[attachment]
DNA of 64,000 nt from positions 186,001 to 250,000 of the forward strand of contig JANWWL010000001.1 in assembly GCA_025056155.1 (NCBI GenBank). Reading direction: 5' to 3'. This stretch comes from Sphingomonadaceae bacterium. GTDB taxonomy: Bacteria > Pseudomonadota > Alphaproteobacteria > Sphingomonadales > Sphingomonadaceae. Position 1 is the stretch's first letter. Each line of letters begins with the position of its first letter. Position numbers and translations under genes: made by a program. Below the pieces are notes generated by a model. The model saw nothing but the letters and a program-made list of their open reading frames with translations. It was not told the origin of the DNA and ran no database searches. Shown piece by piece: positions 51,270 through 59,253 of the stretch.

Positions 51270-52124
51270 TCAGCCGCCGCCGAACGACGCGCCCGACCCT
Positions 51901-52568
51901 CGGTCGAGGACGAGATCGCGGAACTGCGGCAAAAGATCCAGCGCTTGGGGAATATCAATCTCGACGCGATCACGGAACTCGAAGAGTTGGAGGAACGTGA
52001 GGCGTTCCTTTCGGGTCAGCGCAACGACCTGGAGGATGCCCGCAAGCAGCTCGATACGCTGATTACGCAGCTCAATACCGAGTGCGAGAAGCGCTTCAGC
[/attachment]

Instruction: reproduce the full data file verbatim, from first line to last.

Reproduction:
DNA of 64,000 nt from positions 186,001 to 250,000 of the forward strand of contig JANWWL010000001.1 in assembly GCA_025056155.1 (NCBI GenBank). Reading direction: 5' to 3'. This stretch comes from Sphingomonadaceae bacterium. GTDB taxonomy: Bacteria > Pseudomonadota > Alphaproteobacteria > Sphingomonadales > Sphingomonadaceae. Position 1 is the stretch's first letter. Each line of letters begins with the position of its first letter. Position numbers and translations under genes: made by a program. Below the pieces are notes generated by a model. The model saw nothing but the letters and a program-made list of their open reading frames with translations. It was not told the origin of the DNA and ran no database searches. Shown piece by piece: positions 51,270 through 59,253 of the stretch.

Positions 51270-52124
51270 TCAGCCGCCGCCGAACGACGCGCCCGACCCT
Positions 51901-52568
51901 CGGTCGAGGACGAGATCGCGGAACTGCGGCAAAAGATCCAGCGCTTGGGGAATATCAATCTCGACGCGATCACGGAACTCGAAGAGTTGGAGGAACGTGA
52001 GGCGTTCCTTTCGGGTCAGCGCAACGACCTGGAGGATGCCCGCAAGCAGCTCGATACGCTGATTACGCAGCTCAATACCGAGTGCGAGAAGCGCTTCAGC